Though a character as likeably vain as Austin Powers might enjoy a copy of himself running around, having a doppelganger isn’t always a laugh riot. A twin can be your buddy, or your replacement. The latter proves literal in Duncan Jones’ mesmerizing sci-fi one-man show, Moon, which featured Sam Rockwell as the sole resident of a lunar gas mining operation. Waiting for his chance to return home, a rover accident appears to leave Sam doomed, which makes it shocking when we discover him awakening back at the base. But with Sam’s restlessness and suspicion at a new high, he ventures back out onto the surface and find’s the crashed moon buggy... with him still in it.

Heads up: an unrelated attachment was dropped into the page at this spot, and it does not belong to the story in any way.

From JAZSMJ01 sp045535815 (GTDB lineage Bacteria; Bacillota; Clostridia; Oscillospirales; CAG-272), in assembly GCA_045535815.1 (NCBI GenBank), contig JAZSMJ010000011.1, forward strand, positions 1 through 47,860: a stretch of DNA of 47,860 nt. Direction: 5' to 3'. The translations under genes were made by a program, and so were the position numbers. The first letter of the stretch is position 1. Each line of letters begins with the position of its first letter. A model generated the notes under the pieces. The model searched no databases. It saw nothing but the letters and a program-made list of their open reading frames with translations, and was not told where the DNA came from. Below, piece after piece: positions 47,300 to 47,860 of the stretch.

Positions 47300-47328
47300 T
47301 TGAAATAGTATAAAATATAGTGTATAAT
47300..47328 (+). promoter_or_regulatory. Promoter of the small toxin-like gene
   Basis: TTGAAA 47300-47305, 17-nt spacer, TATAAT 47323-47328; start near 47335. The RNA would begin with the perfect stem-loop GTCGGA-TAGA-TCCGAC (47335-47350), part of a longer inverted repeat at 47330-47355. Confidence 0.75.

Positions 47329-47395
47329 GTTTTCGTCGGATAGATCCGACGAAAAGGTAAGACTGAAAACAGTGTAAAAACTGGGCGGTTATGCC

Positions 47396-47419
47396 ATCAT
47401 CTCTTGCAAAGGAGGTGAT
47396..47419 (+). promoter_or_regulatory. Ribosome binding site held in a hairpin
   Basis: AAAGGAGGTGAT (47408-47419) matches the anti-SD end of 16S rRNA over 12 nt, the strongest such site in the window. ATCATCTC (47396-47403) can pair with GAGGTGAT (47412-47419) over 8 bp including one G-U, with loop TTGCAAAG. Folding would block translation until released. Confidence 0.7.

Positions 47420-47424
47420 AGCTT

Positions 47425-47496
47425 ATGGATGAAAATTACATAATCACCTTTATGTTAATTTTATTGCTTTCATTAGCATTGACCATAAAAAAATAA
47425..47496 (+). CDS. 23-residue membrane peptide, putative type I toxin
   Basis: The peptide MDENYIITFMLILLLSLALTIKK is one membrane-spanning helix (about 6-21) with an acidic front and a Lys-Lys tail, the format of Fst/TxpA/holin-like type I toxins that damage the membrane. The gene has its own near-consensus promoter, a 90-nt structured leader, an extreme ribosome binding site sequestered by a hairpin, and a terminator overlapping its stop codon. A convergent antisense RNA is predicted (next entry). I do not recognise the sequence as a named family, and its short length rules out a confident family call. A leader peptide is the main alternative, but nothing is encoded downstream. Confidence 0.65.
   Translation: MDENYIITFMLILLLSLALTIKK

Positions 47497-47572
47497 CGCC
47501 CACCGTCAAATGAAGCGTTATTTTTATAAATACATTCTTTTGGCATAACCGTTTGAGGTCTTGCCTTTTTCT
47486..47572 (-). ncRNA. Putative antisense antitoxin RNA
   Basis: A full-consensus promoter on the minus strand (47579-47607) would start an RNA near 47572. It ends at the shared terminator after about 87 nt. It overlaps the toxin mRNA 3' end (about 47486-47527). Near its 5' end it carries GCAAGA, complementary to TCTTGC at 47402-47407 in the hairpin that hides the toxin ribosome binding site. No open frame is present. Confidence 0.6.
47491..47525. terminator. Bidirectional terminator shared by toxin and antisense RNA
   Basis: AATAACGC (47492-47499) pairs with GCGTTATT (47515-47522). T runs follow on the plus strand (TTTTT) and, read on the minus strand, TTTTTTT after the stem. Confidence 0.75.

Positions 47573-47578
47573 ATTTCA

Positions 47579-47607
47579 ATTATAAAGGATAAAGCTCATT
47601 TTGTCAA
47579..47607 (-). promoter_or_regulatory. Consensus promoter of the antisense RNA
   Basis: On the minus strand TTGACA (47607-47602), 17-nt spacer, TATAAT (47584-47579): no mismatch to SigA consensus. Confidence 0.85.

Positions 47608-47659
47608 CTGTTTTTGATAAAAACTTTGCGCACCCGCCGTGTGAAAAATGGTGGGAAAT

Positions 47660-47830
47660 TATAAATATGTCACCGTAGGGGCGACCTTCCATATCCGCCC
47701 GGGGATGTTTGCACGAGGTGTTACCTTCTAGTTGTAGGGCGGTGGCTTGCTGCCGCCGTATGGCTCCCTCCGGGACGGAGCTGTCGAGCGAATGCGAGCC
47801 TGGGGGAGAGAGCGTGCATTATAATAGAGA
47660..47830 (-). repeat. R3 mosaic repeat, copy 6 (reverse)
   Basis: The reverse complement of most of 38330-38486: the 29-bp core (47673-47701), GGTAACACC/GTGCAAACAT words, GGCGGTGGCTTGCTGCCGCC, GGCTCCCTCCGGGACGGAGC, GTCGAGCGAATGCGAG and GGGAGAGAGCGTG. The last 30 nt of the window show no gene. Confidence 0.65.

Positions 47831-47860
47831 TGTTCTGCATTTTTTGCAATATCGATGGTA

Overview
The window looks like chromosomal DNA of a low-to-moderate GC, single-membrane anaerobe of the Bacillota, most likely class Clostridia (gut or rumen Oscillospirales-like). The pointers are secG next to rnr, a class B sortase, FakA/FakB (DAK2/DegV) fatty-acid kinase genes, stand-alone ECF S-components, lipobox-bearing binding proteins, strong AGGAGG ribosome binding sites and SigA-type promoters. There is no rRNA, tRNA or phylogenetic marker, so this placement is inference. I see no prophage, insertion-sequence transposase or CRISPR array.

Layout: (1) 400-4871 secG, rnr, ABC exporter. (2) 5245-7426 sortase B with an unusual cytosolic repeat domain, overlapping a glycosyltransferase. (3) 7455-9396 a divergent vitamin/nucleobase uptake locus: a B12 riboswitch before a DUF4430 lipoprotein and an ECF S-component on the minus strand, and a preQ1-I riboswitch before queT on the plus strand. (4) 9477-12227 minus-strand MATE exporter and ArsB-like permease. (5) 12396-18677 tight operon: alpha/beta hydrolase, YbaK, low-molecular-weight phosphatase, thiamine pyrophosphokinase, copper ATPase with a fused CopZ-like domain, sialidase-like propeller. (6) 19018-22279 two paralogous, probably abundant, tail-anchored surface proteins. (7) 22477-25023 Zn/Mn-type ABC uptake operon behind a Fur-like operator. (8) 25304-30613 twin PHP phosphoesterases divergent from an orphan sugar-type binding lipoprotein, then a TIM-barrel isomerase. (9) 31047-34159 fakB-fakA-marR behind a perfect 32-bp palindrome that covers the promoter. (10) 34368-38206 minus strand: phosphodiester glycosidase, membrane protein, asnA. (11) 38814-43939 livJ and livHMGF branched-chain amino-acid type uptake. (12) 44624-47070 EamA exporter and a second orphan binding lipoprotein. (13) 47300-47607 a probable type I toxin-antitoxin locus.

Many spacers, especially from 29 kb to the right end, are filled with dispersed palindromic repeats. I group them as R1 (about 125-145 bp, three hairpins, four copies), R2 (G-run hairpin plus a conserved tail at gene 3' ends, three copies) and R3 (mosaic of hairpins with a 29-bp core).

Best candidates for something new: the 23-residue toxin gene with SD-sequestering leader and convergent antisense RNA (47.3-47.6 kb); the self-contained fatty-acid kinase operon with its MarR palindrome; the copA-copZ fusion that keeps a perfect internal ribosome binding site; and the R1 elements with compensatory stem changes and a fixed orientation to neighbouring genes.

Once the “original” Sam is safely returned, Rockwell starts to pull double duty as he susses out with himself just what’s going on. It’s a great dynamic, as what should be the easiest friendship in the world becomes complicated by the question of which of them is a clone. Imagine their surprise when it’s revealed that neither astronaut is the real Sam Bell, the original having returned home years ago after a series of short-lived clones were left behind to continue his work. The revelation makes us wonder if the true Sam was complicit in this operation, and with a “clean-up” crew being sent by their nefarious benefactors, the stranded Sams unite to get back to earth and expose the truth. In a bittersweet finale, the “new” Sam makes it home thanks to the sacrifice of the “old” Sam, who finds solace in knowing that despite his own death, Sam Bell will live on.